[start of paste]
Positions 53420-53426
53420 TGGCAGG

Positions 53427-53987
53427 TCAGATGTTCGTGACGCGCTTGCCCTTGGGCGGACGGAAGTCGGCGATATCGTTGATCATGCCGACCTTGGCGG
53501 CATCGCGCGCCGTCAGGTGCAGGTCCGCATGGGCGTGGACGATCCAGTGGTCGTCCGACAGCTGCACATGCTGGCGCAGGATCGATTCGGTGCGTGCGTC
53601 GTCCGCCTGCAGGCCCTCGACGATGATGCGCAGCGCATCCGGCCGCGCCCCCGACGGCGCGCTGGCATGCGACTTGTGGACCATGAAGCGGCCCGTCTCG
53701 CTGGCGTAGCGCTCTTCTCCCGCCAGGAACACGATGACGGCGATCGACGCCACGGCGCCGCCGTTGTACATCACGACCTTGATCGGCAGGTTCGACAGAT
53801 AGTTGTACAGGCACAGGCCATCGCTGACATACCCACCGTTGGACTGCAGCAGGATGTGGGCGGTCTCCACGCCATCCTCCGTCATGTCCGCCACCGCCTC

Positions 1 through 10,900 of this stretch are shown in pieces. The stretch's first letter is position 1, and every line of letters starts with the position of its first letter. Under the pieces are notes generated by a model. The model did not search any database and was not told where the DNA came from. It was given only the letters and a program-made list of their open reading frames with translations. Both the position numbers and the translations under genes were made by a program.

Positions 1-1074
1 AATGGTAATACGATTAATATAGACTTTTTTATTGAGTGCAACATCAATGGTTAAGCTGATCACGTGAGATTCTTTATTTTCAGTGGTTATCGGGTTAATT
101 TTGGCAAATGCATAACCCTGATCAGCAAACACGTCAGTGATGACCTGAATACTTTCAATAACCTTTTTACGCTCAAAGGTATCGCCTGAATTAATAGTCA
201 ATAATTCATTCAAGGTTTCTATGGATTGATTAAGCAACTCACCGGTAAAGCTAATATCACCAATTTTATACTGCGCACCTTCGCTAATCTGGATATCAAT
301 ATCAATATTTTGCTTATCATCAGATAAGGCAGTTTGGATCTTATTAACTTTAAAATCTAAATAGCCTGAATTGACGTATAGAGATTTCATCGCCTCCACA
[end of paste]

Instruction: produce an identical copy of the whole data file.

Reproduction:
Positions 53420-53426
53420 TGGCAGG

Positions 53427-53987
53427 TCAGATGTTCGTGACGCGCTTGCCCTTGGGCGGACGGAAGTCGGCGATATCGTTGATCATGCCGACCTTGGCGG
53501 CATCGCGCGCCGTCAGGTGCAGGTCCGCATGGGCGTGGACGATCCAGTGGTCGTCCGACAGCTGCACATGCTGGCGCAGGATCGATTCGGTGCGTGCGTC
53601 GTCCGCCTGCAGGCCCTCGACGATGATGCGCAGCGCATCCGGCCGCGCCCCCGACGGCGCGCTGGCATGCGACTTGTGGACCATGAAGCGGCCCGTCTCG
53701 CTGGCGTAGCGCTCTTCTCCCGCCAGGAACACGATGACGGCGATCGACGCCACGGCGCCGCCGTTGTACATCACGACCTTGATCGGCAGGTTCGACAGAT
53801 AGTTGTACAGGCACAGGCCATCGCTGACATACCCACCGTTGGACTGCAGCAGGATGTGGGCGGTCTCCACGCCATCCTCCGTCATGTCCGCCACCGCCTC

Positions 1 through 10,900 of this stretch are shown in pieces. The stretch's first letter is position 1, and every line of letters starts with the position of its first letter. Under the pieces are notes generated by a model. The model did not search any database and was not told where the DNA came from. It was given only the letters and a program-made list of their open reading frames with translations. Both the position numbers and the translations under genes were made by a program.

Positions 1-1074
1 AATGGTAATACGATTAATATAGACTTTTTTATTGAGTGCAACATCAATGGTTAAGCTGATCACGTGAGATTCTTTATTTTCAGTGGTTATCGGGTTAATT
101 TTGGCAAATGCATAACCCTGATCAGCAAACACGTCAGTGATGACCTGAATACTTTCAATAACCTTTTTACGCTCAAAGGTATCGCCTGAATTAATAGTCA
201 ATAATTCATTCAAGGTTTCTATGGATTGATTAAGCAACTCACCGGTAAAGCTAATATCACCAATTTTATACTGCGCACCTTCGCTAATCTGGATATCAAT
301 ATCAATATTTTGCTTATCATCAGATAAGGCAGTTTGGATCTTATTAACTTTAAAATCTAAATAGCCTGAATTGACGTATAGAGATTTCATCGCCTCCACA